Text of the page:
- The Washington Times - Tuesday, January 17, 2006

BEVERLY HILLS, Calif. (AP) — The homosexual cowboy romance “Brokeback Mountain” led the Golden Globes yesterday with four prizes, including best dramatic film and the directing honor for Ang Lee.

It was a triumphant night for films dealing with homosexuality and gender-bending.

Along with the victories for “Brokeback Mountain,” acting honors went to Felicity Huffman in a role as a man preparing for sex-change surgery in “Transamerica” and Philip Seymour Hoffman as author Truman Capote in “Capote.”

“I know as actors our job is usually to shed our skins, but I think as people our job is to become who we really are, and so I would like to salute the men and women who brave ostracism, alienation and a life lived on the margins to become who they really are,” Miss Huffman said.

The other award winners shied away from political speechmaking.

In accepting his best director award, Mr. Lee made only an oblique reference to “the power of movies to change the way we’re thinking,” and producers James Schamus and Diana Ossana said nothing about sexual or other politics when “Brokeback Mountain” won for best film.

Mr. Hoffman did not mention Mr. Capote’s homosexuality or the culture wars in his acceptance speech.

The four victories, which also included trophies for script and song, make “Brokeback Mountain” a front-runner for the Academy Award nominations, which will be announced Jan. 31. The awards are given March 5.

The Johnny Cash biopic “Walk the Line” won the Globe for best musical or comedy film, and its lead actors Joaquin Phoenix and Reese Witherspoon swept the awards for acting in musicals or comedies.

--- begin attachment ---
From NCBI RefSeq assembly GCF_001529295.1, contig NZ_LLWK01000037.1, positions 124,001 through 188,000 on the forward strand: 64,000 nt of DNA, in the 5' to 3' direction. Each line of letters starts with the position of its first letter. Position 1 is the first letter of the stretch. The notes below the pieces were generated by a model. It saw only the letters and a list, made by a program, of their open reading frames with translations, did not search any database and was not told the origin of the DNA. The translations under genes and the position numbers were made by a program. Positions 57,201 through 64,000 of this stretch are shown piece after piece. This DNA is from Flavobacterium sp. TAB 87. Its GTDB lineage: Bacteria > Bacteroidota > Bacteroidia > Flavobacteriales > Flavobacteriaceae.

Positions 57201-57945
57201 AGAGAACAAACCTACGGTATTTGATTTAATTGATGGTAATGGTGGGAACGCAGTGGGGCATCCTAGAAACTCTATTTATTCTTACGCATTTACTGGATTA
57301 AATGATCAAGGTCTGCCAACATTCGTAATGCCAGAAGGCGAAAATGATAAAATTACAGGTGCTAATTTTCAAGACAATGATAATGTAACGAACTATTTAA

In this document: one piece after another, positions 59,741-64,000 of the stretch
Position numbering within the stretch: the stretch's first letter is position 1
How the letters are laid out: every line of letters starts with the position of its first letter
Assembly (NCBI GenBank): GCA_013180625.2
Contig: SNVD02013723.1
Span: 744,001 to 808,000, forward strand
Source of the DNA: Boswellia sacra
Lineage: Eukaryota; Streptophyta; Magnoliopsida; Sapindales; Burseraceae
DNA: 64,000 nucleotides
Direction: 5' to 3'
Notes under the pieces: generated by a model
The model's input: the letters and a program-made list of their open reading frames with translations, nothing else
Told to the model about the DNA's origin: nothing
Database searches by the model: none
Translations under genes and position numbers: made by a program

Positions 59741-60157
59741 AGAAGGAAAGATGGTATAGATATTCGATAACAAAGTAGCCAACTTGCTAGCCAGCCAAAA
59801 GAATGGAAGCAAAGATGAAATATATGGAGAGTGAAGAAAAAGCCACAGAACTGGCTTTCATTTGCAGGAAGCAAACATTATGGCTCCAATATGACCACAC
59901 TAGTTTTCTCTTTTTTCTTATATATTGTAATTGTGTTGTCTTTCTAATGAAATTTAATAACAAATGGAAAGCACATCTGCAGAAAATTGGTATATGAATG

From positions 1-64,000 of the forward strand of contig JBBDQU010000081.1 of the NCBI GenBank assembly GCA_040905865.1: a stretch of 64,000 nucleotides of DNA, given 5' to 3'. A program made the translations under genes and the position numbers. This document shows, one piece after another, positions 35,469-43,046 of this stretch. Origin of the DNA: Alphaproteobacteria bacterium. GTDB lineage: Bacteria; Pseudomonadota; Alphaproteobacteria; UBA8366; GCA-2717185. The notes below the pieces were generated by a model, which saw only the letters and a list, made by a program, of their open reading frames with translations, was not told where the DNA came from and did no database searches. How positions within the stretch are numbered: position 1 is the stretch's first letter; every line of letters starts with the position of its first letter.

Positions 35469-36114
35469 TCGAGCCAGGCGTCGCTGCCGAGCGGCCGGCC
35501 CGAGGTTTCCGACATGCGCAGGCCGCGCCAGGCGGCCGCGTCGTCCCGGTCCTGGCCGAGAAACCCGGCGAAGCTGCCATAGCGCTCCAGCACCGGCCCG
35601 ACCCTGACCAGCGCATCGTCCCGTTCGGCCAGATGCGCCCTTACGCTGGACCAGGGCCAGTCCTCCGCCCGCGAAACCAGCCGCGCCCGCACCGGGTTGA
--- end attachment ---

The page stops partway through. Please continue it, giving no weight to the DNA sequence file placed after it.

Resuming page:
The Globe audience clapped along to the Cash song “I Walk the Line” as Mr. Phoenix took the stage.

“Who would ever have thought that I would win in the comedy or musical category?” said Mr. Phoenix, poking fun at his image for dark, brooding roles. “Not expected.”

“This film is really important to me,” said Miss Witherspoon, who — like Mr. Phoenix did — performed her own singing in the role of June Carter Cash. “It’s about where I grew up, it’s about the music I grew up listening to, so it’s very meaningful.”

George Clooney won the supporting-actor prize for the oil-industry thriller “Syriana,” and Rachel Weisz earned the supporting-actress award for the pharmaceutical-industry thriller “The Constant Gardener.”

“Syriana” spins a convoluted story of multiple characters caught up in a web of deceit, greed, corruption and power-brokering over Middle Eastern oil supplies.

Mr. Clooney thanked writer-director Stephen Gaghan for a movie “that asks a lot of difficult questions and also a studio that was willing take this on.”

On the television side, Mary-Louise Parker of “Weeds” beat out the four lead actresses of “Desperate Housewives” for best actress in a comedy series, although “Desperate Housewives” did win for best musical or comedy series.

The other TV winners included Geena Davis for best drama series actress as the U.S. president in “Commander in Chief,” Hugh Laurie for drama series actor as a cranky, pill-popping doctor in “House,” and Steve Carell for best comedy series actor as an incompetent boss in “The Office.”

Jonathan Rhys Meyers won for miniseries or movie actor as Elvis Presley in “Elvis,” and S. Epatha Merkerson won for miniseries or movie actress as a boarding-house proprietor who takes in an outcast teen in “Lackawanna Blues.”

“This is really wonderful for a fledgling little show like ours,” said Miss Davis, who added that a little girl coming into the Globes stopped her to say, “Because of you I want to be president some day.

“Well, that didn’t actually happen,” she joked. “But it could have.”

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